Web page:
Which cancer screenings should you skip? Consumer Reports weighs in

Cancer 2.0. That’s what Consumer Reports has dubbed the new age of cancer screening where patients should be taking a good hard look at all those blood tests, X-rays, and ultrasounds before agreeing to be tested. The magazine released a report Wednesday rating screening tests by effectiveness and found that many aren’t worth the time, money, or risk.

(Yes, cancer screening tests have risks, leading to more invasive tests such as biopsies and treatments that aren’t ultimately lifesaving.)

Consumer Reports largely agreed with the assessments of the US Preventive Services Task Force -- a panel of independent primary care physicians convened by the federal government to evaluate screening tests and other preventive health measures. But the ratings also factored in the cost of the test, whether the cancer being screened for was prevalent or rare, and whether the test has benefits beyond screening for a particular cancer, according to Joel Keehn, senior editor at the magazine.

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Colonoscopies, for example, can enable doctors to remove precancerous polyps during the screening to prevent them from developing into colon cancer. Along with colon cancer screening, cervical cancer screening—such as the Pap smear—and breast cancer screening via mammography were deemed to be the “most effective tests available”.

The ratings did distinguish by age, with mammograms getting a higher rating for women ages 50 to 74 and a lower rating for those who were younger and older than this age group.

Which cancer screenings got the thumbs down? Those for the following eight cancers: bladder, lung, oral, ovarian, prostate, pancreatic, skin, and testicular cancers. Consumer Reports recommended that people avoid those screenings since they’re not very effective for the general population.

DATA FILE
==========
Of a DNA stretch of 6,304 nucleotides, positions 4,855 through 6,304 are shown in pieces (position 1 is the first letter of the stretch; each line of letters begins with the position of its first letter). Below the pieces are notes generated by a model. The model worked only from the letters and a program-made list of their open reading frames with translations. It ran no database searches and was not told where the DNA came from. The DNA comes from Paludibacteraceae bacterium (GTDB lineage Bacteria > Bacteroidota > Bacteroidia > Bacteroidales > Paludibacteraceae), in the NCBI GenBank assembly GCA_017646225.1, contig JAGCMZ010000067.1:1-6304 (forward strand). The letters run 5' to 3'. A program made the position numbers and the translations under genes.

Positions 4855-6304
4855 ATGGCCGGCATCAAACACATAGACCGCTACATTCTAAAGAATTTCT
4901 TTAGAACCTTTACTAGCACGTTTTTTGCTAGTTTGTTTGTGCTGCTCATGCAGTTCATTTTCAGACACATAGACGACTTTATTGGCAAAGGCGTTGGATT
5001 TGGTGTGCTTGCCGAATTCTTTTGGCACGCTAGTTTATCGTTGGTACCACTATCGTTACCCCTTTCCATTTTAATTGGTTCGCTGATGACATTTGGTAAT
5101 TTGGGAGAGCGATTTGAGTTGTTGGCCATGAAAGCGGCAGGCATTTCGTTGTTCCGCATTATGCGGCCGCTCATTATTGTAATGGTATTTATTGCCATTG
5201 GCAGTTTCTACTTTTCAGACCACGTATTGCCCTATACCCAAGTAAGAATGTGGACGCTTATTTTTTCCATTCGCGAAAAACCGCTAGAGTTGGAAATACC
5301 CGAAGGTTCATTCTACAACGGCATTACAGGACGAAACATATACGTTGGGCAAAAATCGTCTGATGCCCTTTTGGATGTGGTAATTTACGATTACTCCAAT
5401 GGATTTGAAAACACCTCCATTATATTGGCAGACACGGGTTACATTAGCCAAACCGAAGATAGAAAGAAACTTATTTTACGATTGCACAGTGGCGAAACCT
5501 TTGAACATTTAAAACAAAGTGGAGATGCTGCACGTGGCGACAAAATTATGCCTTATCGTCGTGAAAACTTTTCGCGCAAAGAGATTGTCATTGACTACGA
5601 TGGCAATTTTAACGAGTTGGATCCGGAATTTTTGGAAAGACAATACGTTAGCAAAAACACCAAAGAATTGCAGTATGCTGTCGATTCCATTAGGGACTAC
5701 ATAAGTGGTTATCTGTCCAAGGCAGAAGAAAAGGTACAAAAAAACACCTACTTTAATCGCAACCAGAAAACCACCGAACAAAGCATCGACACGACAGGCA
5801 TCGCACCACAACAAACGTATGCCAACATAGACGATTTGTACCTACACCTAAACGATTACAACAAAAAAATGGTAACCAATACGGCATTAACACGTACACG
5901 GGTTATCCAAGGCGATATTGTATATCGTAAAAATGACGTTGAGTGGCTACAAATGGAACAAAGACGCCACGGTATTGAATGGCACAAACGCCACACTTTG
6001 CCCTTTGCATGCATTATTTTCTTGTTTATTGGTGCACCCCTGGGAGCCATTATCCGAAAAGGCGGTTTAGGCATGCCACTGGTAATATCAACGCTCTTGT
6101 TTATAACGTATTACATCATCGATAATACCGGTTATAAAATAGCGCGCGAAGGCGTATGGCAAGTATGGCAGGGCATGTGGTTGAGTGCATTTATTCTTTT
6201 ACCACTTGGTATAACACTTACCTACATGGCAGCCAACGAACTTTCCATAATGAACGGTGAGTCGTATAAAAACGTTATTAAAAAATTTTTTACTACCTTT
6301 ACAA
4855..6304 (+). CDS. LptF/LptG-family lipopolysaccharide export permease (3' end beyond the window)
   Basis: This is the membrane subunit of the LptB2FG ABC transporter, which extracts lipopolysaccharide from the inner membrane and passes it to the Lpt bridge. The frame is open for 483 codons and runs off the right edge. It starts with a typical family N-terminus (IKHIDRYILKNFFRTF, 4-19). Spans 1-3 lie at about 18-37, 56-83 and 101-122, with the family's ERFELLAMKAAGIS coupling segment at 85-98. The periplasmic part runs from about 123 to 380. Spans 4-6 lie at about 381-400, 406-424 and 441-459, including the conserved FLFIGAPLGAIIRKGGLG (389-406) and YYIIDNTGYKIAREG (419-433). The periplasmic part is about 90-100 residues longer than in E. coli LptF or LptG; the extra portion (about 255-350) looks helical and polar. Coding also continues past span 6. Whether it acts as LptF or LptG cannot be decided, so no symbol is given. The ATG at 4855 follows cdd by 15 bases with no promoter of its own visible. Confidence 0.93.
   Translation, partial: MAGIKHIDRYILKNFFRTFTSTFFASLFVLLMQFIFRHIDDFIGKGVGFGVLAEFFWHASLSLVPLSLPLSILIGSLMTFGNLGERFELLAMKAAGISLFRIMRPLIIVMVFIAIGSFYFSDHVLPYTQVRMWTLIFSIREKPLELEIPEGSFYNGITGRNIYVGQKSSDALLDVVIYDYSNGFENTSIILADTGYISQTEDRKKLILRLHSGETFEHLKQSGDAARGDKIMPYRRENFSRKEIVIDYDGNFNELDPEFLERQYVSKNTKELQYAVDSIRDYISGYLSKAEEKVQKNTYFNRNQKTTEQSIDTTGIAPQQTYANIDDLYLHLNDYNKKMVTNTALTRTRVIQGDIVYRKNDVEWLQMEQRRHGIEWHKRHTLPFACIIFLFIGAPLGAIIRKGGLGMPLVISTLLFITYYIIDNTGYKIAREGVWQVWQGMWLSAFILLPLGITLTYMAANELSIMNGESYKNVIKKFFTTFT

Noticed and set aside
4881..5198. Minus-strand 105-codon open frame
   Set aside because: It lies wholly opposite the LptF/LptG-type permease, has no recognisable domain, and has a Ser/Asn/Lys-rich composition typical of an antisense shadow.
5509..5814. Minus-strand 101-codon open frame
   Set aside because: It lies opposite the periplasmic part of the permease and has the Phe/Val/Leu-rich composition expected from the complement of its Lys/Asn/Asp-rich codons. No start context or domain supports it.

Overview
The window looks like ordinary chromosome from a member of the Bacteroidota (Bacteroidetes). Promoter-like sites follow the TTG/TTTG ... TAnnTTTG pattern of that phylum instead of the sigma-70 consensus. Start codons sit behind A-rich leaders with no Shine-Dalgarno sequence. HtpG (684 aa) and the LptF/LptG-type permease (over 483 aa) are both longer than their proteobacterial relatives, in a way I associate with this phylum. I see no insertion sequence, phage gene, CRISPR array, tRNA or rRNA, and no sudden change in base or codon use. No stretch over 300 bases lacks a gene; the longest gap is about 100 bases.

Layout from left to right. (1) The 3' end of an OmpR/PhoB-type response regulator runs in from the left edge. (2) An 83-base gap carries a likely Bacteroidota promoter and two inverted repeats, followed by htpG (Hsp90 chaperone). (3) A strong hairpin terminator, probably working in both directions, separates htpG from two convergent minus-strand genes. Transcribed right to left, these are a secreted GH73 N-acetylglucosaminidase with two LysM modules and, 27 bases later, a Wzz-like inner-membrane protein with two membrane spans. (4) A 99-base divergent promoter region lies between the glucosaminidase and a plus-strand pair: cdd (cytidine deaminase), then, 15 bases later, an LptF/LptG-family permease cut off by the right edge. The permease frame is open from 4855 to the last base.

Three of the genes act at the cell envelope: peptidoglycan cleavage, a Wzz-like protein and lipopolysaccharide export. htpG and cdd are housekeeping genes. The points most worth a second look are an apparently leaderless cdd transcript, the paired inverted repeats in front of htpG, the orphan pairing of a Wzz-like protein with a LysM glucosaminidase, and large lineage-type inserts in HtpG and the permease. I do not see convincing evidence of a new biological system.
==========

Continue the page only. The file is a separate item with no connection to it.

But those at increased risk might still benefit. A CT imaging test, for example, in general carries more harms, such as radiation exposure and unnecessary biopsies, than benefits to screen for lung cancer—though it can be beneficial for smokers who are at higher risk of getting lung cancer.

And while most of us don’t need a doctor to perform a visual exam of our skin to check for suspicious moles, those with a family history of melanoma or a personal history of precancerous moles should get this skin cancer screening. I might benefit from the skin check, too, because I’m heavily freckled.

Consumer Reports also highlighted the problem of variation among doctors in terms of whether or not they recommend useful screenings for cervical cancer or colon cancer. Massachusetts Health Quality Partners collected data last year that found a huge gap among large physician practices in the state. Within each practice, anywhere from 34 percent of the physicians up to 83 percent recommended breast screening to women who reached the appropriate age, and 23 percent to 87 percent of physicians in various practices recommended cervical cancer screening. Colon cancer screening referrals ranged from 45 percent to 95 percent.